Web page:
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India’s imbalance of sexes
In most places in the world, a mother can find out the sex of her unborn child, but in India, it’s illegal to do so. That is because if she’s a female, there is a good chance she will never be born.
Roughly 6.7 million abortions occur yearly in India, but aborted girls outnumber boys by 500,000 — or 10 million over the past two decades — creating a huge imbalance between males and females in the world’s largest democracy.
Ratios of men to women are being altered at an unprecedented rate in India and neighboring China, two countries which account for 40 percent of the world’s population.
According to UNICEF, India produces 25 million babies a year. China produces 17 million. Together, these are one-third of the world’s babies, so how their women choose to regulate births affects the globe.
Female infanticide — whereby tiny girls were either poisoned, buried alive or strangled — has existed for thousands of years in India. But its boy-to-girl ratio didn’t begin to widen precipitously until the advent of the ultrasound, or sonogram, machine in the 1970s, enabling a woman to tell the sex of her child by the fourth month of her pregnancy.
That coupled with the legalization of abortion in 1971 made it possible to dispose of an unwanted girl without the neighbors even knowing the mother was pregnant. In 2001, 927 girls were born for every 1,000 boys, significantly below the natural birth rate of about 952 girls for every 1,000 boys.
In many regions, however, this imbalance has reached alarming levels and it continues to grow. In 2004, the New Delhi-based magazine Outlook reported, sex ratios in the capital had plummeted to 818 girls for every 1,000 boys, and in 2005 they had slipped to 814.
The issue is highly sensitive for the Indian government, which had given the nation’s sex imbalance scant attention until this month.
“It is a matter of international and national shame for us that India, with [economic] growth of 9 percent still kills its daughters,” Renuka Chowdhury, the Cabinet-level minister of state for women and child development told the Press Trust of India news agency in an interview that was widely published in the national press.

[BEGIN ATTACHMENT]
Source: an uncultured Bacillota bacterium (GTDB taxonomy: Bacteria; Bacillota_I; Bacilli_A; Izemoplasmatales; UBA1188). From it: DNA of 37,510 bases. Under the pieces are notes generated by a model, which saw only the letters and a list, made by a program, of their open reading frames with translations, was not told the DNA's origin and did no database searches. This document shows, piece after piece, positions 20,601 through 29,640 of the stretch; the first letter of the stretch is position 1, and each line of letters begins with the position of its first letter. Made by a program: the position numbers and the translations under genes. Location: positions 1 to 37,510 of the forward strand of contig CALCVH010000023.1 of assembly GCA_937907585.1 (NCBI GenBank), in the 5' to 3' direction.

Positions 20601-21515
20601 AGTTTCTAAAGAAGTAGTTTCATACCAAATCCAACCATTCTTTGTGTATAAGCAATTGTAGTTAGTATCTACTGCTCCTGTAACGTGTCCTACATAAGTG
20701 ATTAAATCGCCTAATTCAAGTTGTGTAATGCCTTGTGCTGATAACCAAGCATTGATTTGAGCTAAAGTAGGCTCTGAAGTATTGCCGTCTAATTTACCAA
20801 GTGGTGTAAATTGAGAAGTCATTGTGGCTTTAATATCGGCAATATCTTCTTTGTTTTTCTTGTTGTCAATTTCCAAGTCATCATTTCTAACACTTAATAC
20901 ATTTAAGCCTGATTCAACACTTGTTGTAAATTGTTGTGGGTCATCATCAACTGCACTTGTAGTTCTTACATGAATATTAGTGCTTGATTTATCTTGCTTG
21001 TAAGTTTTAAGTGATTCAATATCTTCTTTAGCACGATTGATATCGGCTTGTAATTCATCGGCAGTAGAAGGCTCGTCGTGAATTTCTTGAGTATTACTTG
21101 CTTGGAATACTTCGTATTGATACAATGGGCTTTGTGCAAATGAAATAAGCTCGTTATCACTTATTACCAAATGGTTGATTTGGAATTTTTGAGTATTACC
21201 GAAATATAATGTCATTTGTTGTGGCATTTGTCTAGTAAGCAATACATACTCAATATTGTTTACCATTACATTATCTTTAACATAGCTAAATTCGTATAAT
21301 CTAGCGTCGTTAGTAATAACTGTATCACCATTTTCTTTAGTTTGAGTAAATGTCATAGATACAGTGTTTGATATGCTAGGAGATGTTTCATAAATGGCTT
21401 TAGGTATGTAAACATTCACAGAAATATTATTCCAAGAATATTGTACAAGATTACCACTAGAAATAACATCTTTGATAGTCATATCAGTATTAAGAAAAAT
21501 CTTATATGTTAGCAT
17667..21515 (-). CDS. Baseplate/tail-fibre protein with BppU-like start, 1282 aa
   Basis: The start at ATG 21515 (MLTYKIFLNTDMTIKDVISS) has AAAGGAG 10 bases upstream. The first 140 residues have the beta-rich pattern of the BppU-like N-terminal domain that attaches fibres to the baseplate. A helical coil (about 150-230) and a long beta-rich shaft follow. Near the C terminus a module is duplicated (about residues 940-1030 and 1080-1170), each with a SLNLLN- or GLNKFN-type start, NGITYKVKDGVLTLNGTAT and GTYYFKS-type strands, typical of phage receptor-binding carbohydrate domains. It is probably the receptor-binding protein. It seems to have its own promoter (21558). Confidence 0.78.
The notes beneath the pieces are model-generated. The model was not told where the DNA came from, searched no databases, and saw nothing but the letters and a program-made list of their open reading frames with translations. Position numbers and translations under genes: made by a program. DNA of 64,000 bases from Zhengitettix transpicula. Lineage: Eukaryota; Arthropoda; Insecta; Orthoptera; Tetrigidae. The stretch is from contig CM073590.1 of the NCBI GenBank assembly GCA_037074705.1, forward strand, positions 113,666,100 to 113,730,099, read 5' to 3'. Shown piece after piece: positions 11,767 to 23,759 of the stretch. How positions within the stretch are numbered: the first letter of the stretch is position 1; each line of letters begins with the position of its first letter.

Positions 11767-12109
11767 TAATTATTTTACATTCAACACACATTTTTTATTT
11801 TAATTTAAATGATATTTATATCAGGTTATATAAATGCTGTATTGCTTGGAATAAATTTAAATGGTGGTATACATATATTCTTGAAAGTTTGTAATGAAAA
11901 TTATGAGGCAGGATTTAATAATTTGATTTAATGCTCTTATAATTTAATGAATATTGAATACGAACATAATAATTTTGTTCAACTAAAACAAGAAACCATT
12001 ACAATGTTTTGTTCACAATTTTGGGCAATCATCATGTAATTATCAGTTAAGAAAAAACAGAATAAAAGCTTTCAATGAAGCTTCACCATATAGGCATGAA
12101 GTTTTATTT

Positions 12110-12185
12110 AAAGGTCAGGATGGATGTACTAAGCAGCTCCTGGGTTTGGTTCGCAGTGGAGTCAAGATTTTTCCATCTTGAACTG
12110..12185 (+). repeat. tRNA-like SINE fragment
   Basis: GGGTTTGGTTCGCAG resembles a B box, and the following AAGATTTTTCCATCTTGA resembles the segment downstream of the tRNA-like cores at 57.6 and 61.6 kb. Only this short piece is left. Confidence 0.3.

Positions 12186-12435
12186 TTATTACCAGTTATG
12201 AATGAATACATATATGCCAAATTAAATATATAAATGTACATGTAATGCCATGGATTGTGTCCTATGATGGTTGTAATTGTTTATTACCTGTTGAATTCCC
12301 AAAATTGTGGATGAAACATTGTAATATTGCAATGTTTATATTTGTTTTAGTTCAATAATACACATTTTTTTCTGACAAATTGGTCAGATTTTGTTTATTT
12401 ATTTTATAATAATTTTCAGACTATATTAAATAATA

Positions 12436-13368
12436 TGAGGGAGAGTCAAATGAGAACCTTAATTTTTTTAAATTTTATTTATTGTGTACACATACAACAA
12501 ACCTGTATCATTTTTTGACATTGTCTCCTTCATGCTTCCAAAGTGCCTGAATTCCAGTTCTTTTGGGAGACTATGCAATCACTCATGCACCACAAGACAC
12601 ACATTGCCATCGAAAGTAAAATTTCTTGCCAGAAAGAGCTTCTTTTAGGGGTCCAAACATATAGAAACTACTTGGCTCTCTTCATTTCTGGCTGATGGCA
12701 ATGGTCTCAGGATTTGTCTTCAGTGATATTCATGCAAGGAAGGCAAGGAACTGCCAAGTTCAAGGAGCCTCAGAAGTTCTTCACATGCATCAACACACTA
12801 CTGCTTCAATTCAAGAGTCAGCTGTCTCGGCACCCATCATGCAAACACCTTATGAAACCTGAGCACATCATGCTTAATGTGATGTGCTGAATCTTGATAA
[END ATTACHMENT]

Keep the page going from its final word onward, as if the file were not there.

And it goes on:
Mrs. Chowdhury announced plans to set up a nationwide network of orphanages where women can drop off unwanted daughters with no questions asked.
“We will bring up the children. But don’t kill them because there really is a crisis situation,” she says.
Yet the practice of “female feticide” is so widespread and deeply ingrained in the nation’s psyche, scholars and activists fear that even the most vigorous attempts to combat it would require a lifetime or longer to restore nature’s balance.
“There has always been a deficit of women: Infanticide, neglect or they’re left to die if they are sick, but technology has accentuated it,” says Prem Chowdhry, a New Delhi-based scholar and specialist on male-female relations in India. “The volume has grown. Culturally, these things are not new, but now they’re taking a new shape.”
Early this year, the British medical journal Lancet estimated the male-female gap at 43 million. Worldwide, Lancet said, there are 100 million “missing girls” who should have been born but were not. Fifty million of them would have been Chinese and 43 million would have been Indian. The rest would have been born in Afghanistan, South Korea, Pakistan and Nepal.
China gave an even bleaker assessment last month, with the government saying that its men will outnumber women in the year 2020 by 300 million.
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